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15 Figure 2 3 Microfludic device with biosensing function Nanostructured substrate stick s onto the glass with glue and they will be covered by the PDMS mold with microfluidic channel. Figure 2 4 is the whole configration of SPR detector: Figure 2 4 Bio sensing experimental set up

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16 T he light come s from top to bottom, the microfludic device is fixed on the objective stage, and spectrometer coll ects information (transmission mode ). Refractive Index Sensing Similar to the bio sensing, RI test s also focus on the change of refractive index at the surface. However, the differen ce to the bio sensing is that RI test s use different concentration solution s to make the change of RI instead of different bio materials. The objective of using RI test is to get more accurate sensitivity of the s ensor, because bio material will bind on the surface, which would generate a non uniform RI dispersion, so it is necessary to use an uniform RI distribution solution to get standard sensitivity. Besides, the information of those standard solution s makes it easier to simulate sensor s sensitivity. And Figure 2 5 is the (a) RI test experimental set up and (b) related sensiti vity for the DVD R disk. Different with bio sensing, RI test use s static RI solution, so it does not need microfluidic device. (a) (b) Figure 2 5 Experimental set up for DVD disk and its reflection spectra

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17 (a) (b) Figure 2 6 Reflection spectra of RI test for DVD and DVD R (a) (b) Figure 2 7 S ensitivity for SPR shift of DVD and DVD R From the Figure 2 7 we could see that the spectra will have a red shift due to the increasing RI of solut ions. And we get the peak shift to the change of RI, plot it and get slope which is the sensitivity of DVD/DVD R disks. The (a) DVD has a sensitivity of 645nm/RIU (RIU stands for refractive index per RIU), and (b) DVD R disk has a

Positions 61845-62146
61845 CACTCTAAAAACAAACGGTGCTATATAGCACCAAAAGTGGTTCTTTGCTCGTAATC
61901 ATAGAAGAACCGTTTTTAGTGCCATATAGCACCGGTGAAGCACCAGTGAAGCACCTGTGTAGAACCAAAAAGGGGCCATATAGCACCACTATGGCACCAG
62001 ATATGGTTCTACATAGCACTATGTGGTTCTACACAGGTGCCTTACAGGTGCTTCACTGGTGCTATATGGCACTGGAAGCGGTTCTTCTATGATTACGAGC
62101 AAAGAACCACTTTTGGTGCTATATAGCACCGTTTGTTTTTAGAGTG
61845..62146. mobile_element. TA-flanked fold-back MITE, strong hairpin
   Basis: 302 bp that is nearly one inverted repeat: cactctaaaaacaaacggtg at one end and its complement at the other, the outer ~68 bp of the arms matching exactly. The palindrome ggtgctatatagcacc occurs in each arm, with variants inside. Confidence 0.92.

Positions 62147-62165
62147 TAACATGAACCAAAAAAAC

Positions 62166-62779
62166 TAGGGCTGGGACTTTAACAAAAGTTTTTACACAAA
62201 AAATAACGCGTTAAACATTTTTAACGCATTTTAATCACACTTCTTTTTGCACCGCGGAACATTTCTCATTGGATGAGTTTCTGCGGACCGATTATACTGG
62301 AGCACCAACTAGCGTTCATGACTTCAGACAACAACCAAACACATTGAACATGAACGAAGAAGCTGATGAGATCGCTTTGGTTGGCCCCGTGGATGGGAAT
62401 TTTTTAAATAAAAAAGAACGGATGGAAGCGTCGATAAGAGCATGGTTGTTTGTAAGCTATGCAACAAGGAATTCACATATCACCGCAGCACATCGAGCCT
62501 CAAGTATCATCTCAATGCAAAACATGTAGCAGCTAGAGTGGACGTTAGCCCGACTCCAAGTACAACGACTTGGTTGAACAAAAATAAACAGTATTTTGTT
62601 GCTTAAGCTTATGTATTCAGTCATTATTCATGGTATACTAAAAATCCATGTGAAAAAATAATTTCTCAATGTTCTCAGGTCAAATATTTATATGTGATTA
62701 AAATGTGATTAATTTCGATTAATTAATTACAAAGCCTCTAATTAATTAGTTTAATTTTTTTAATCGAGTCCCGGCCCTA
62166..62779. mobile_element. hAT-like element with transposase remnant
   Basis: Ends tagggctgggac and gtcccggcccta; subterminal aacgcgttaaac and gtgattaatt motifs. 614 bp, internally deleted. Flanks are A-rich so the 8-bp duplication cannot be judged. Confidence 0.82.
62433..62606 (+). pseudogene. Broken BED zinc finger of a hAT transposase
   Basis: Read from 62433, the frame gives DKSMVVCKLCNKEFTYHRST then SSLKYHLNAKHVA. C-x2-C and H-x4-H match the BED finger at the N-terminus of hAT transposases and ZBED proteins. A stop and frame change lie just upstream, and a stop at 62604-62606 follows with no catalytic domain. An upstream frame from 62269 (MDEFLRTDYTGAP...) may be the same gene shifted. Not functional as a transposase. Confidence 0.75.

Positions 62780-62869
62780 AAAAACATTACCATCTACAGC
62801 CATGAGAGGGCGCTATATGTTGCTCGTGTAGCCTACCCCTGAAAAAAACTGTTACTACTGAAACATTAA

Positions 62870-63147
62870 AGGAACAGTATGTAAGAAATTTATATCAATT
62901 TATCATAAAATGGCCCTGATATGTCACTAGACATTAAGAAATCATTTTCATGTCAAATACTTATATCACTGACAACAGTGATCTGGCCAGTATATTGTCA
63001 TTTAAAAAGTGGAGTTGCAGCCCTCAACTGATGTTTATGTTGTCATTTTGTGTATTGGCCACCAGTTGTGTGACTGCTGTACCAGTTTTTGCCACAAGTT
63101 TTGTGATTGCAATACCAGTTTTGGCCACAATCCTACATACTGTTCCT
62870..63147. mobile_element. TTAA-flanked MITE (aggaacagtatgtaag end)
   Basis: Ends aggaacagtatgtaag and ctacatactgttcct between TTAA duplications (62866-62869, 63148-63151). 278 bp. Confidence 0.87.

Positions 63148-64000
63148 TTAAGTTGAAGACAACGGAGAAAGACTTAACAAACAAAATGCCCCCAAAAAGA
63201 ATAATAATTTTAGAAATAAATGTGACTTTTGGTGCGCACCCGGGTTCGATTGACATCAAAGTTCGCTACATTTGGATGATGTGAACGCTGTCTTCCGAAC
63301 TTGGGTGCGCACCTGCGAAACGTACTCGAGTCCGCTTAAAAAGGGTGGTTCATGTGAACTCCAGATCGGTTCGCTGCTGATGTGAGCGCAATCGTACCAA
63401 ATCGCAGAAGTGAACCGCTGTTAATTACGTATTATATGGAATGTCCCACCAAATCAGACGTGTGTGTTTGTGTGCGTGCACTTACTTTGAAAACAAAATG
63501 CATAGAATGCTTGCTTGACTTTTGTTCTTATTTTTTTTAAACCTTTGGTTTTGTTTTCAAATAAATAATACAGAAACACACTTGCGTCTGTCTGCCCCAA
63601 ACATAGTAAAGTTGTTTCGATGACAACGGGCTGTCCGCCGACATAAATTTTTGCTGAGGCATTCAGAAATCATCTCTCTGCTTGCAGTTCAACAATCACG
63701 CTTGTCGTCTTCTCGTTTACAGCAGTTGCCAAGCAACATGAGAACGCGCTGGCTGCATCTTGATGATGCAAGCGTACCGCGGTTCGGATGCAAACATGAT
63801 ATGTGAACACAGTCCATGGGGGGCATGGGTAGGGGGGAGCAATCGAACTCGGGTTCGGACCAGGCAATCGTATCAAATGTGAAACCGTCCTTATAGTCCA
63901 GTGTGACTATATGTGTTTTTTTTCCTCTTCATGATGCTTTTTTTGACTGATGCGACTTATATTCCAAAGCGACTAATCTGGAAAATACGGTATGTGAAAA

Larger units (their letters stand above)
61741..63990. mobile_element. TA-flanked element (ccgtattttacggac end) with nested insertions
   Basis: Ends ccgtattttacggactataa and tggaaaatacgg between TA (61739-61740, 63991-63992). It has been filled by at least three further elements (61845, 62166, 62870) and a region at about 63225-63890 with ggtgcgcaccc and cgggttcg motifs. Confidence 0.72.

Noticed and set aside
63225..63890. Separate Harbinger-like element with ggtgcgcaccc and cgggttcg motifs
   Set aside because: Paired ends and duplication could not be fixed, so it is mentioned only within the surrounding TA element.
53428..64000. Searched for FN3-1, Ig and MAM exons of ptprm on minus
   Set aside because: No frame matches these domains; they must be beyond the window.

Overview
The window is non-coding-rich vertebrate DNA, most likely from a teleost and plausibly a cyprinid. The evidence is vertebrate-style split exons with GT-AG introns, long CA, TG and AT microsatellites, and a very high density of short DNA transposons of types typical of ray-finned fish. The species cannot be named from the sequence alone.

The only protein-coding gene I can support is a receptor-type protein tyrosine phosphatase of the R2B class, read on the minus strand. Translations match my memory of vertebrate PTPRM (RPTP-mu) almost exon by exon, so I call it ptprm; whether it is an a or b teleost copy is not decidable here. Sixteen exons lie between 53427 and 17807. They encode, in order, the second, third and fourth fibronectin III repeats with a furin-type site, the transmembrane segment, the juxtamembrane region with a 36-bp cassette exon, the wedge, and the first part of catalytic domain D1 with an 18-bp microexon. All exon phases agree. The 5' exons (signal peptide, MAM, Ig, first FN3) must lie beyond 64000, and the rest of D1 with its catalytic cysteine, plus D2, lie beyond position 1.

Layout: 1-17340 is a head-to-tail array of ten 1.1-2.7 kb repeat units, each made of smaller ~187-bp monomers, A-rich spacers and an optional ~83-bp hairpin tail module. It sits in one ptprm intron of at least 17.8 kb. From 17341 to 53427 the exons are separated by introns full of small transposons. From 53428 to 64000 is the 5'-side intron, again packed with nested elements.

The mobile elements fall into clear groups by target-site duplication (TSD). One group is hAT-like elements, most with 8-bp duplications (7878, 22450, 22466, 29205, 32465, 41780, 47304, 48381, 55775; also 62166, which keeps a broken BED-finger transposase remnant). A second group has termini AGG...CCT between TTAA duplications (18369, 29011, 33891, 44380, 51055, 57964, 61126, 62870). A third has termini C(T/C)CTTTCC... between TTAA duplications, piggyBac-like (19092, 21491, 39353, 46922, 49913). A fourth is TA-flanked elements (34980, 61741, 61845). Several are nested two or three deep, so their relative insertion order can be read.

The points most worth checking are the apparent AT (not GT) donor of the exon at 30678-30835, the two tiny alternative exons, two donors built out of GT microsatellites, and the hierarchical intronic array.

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18 sensitivity of 848 nm/RIU DVD/DVD R reach a compar a tive high sensitivity to those other nanostrucutre d substrate s till now.

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19 CHAPTER 3 STERILIZATION APPLIC Basic C oncept of Sterilization Here we demonstrate a creative method to kill the bacteria using Surface P lasmon Resonance of DVD disk. I f there is SPR generated on the surface, it could generate the heat simultaneously And we could use the high temperature generated from SPR to kill bacterial on the disk surface. F or the experiment, we use 785nm laser as e xcitation source to generate SPR of disk. A lso, E.coli and Spores are picked up for the further killing test s Ot her different substrates are prepared to further prove the capability of sterilization efficiency of our DVD disks. Before we do the a nti bact erial test, we also ma ke some preparation s for the experiment. The reason why we use DVD disk instead of other substrates is because DVD disk has a n exact resonance peak at position of 785 nm that is to say : the disk will get the strongest resonance when a 785nm laser shot on its surface. Figure 3 1 is a general burning image of 785nm laser with 100% power under 50X objective lens From below image, we could clearly observe the black spot as a burning spot. A nd disk is cover ed with yeast cells. However, w e need another way to easily observe the contrast between the dead cells and cells alive. And we do not want to damage the substrate. That is why we turn to fluorescent test. Reprint with permission from Dou, X.; Chung, P. Y.; Dai, J. L.*; Jiang, P.* Surface Plasmon Resonance Enabled Antibacterial Digital Versatile Disc s. Applied Physcis Letter 2012, 100, 063702.